Wayne State University

Aim Higher

Wayne State University

Public Relations

Wayne State researchers find hookah smoking on the rise; smokers mistakenly believe it's less harmful

April 27, 2010

Wayne State University School of Medicine researchers have published the findings of a pilot study that shows hookah smoking is on the rise among white Americans of non-Arab descent. The team believes the hookah trend could hold dangerous health implications, including serving as a gateway to cigarette smoking and other drug use.

While the hookah - a water pipe used to burn and ingest flavored and scented tobacco - conjures up images of middle-aged and older men of Arabic descent sharing a smoke in dark cafes, Bengt Arnetz, M.D., Ph.D., M.P.H., and Hikmet Jamil, M.D., Ph.D., professors in the Department of Family Medicine and Public Health Sciences, believe the practice is insidiously working its way into a health hazard for Americans.

"I am very concerned [that the trend appears to be rising with younger age groups]," said Dr. Arnetz, who also is director of the Division of Occupational and Environmental Medicine. "Hookah use is now spreading rapidly in the U.S. as well as across the globe among those of non-Arab descendent. The moassel [tobacco and various added flavors] makes the smoking very smooth and appealing, which makes it possible to smoke for longer times. The hookah smoke smells sweet and attractive. Thus, a combination of low cost, social gatherings, peer pressure and perception of less risk makes hookah smoking very attractive."

A number of hookah cafes have been operating in metropolitan Detroit. The state's May 1 ban on smoking in public places may extinguish smoking in some of those establishments, but a provision in the law could allow them to continue. And a quick scan of the Internet finds a number of sites offering hookahs and related flavored tobaccos readily for sale to home users.

For their study, "Sociodemographic risk indicators of hookah smoking among White Americans: A pilot study," published in the March 2010 online edition of the Nicotine & Tobacco Research journal, the doctors surveyed 240 adults of non-Arab descent in Southeast Michigan. They found that 19 percent of those surveyed were involved in hookah smoking. Ten percent said they smoked only using a hookah, and 9 percent smoked both cigarettes and a hookah.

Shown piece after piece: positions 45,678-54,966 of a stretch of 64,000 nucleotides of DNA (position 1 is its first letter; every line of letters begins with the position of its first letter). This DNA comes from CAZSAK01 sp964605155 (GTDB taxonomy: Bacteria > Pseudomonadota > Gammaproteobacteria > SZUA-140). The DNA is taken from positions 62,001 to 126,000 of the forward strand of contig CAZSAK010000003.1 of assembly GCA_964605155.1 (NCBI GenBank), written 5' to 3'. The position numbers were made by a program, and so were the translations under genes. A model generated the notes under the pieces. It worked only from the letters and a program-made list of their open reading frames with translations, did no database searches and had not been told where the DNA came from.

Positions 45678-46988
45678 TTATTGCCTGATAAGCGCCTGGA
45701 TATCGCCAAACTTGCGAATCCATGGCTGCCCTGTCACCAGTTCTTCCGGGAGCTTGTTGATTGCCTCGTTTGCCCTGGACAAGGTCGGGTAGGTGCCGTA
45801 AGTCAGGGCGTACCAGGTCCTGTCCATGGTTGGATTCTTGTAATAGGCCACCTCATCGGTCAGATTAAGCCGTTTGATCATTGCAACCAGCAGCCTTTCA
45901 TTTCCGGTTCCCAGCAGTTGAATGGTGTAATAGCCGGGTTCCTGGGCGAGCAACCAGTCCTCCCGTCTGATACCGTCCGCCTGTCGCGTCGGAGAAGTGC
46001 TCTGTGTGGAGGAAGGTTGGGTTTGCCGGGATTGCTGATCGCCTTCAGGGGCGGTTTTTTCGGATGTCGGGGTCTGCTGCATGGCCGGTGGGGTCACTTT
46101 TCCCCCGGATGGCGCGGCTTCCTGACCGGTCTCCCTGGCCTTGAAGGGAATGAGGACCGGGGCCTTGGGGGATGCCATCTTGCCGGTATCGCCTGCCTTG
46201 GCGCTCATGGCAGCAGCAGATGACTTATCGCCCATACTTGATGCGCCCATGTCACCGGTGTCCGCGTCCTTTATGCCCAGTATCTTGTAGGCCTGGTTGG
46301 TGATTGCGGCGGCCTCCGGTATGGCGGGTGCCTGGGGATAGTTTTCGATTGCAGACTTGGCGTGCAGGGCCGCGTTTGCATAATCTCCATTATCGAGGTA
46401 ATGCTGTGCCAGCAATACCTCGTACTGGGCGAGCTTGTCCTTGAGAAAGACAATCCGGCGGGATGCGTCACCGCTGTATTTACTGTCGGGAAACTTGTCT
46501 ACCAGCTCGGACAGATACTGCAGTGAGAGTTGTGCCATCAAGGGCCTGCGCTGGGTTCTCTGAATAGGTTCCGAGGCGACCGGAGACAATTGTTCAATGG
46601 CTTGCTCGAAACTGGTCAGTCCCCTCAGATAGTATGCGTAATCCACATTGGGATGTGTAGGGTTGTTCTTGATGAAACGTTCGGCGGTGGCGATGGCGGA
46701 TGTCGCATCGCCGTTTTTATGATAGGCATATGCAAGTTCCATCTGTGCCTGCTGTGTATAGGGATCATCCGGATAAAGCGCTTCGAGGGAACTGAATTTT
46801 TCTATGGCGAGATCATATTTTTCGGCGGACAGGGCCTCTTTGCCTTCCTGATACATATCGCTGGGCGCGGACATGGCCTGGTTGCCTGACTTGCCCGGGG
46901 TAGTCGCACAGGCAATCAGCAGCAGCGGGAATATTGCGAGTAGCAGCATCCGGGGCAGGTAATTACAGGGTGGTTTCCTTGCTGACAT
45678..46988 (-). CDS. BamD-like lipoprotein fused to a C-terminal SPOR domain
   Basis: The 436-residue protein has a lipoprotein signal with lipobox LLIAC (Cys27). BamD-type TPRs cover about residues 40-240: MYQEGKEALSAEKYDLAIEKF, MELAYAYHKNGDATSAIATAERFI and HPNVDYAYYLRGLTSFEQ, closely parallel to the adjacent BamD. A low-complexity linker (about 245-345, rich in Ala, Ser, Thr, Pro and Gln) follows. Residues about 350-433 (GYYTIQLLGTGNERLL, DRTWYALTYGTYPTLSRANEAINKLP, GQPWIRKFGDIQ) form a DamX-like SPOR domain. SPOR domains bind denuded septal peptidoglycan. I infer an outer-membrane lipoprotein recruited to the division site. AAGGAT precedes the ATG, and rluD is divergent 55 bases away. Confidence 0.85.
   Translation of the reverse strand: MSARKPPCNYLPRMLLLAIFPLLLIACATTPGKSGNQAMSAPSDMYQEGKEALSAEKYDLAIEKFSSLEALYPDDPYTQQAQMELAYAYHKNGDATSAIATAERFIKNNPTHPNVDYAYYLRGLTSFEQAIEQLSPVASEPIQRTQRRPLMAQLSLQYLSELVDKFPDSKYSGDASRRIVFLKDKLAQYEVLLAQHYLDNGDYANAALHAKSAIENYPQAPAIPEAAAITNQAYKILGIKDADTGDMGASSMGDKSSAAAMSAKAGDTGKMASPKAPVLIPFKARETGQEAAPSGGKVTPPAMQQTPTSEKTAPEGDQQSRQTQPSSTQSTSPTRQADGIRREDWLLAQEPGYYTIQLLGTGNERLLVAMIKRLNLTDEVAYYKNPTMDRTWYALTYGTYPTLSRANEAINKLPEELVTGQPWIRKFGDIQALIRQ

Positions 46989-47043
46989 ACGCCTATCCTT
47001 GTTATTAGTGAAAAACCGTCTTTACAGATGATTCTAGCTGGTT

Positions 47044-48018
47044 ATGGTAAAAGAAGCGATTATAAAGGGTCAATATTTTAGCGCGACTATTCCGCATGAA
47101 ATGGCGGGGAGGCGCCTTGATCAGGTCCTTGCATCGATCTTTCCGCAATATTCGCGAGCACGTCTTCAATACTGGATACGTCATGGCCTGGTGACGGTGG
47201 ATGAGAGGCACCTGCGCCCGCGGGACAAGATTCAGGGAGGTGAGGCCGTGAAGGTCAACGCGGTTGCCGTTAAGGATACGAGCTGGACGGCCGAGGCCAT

Surprisingly, 19 percent of the respondents said they believed smoking via a hookah was less harmful than smoking cigarettes. Hookah smoking, Dr. Arnetz said, is likely more dangerous than cigarette smoking. Hookah smokers are exposed to and inhale greater amounts of carbon dioxide, nicotine and other carcinogens during a session with the water pipe.

Dr. Arnetz said researchers do not yet know whether the health risks for second-hand smoke from hookahs are similar to secondhand smoke from cigarettes. The exposure dose and time that nonsmokers spend when visiting hookah bars will determine long-term risks. However, hookah smoking has been shown to increase the risk for lung cancer, respiratory illness, low birth weight and periodontal disease, he said. And there are investigations into whether the practice increases the risks for communicable diseases such as tuberculosis and hepatitis C.

Those most likely to use a hookah, according to the survey results, were 22 and younger and lived with a family member who used tobacco. The study found no difference in the prevalence of hookah use between men and women. Hookah use was more prevalent among students and those who exercised regularly, lending credence to the hypothesis that smokers mistakenly believe the hookah offers fewer health hazards than cigarettes.

"We believe in general the hookah venue attracts both genders," Dr. Arnetz said. "You do it in groups, and there is a perception of less danger but also more social peer pressure to use it."

Dr. Arnetz and Dr. Jamil have submitted a grant request to the National Institutes of Health seeking $450,000 a year for five years to expand their pilot study. They propose following a random sample of adolescent students from ninth grade through high school. This would be the first random sample study of hookah use among students in general.

"We want to study the prevalence of hookah use among different groups of students, especially youth from underserved families; how hookah use might change during the high school career and what factors determine the uptake of hookah, including peer pressure," Dr. Arnetz said. "Finally, we want to study whether hookah acts as a gateway drug for cigarettes, marijuana and heavier drugs, and poor lifestyle choices in general."

Wayne State University is a premier urban research university offering more than 350 academic programs through 13 schools and colleges to nearly 32,000 students.

  • Contact: Matt Lockwood
  • Voice: 313-577-9098
  • Email: mlockwood@wayne.edu
  • Fax: 313-577-4459
  • VCard Image VCard
5700 Cass Avenue, 3100 Academic Administration Building * Detroit, Michigan 48202
Phone (313) 577-2150 * Fax (313) 577-4459 * Newsline (313) 577-5345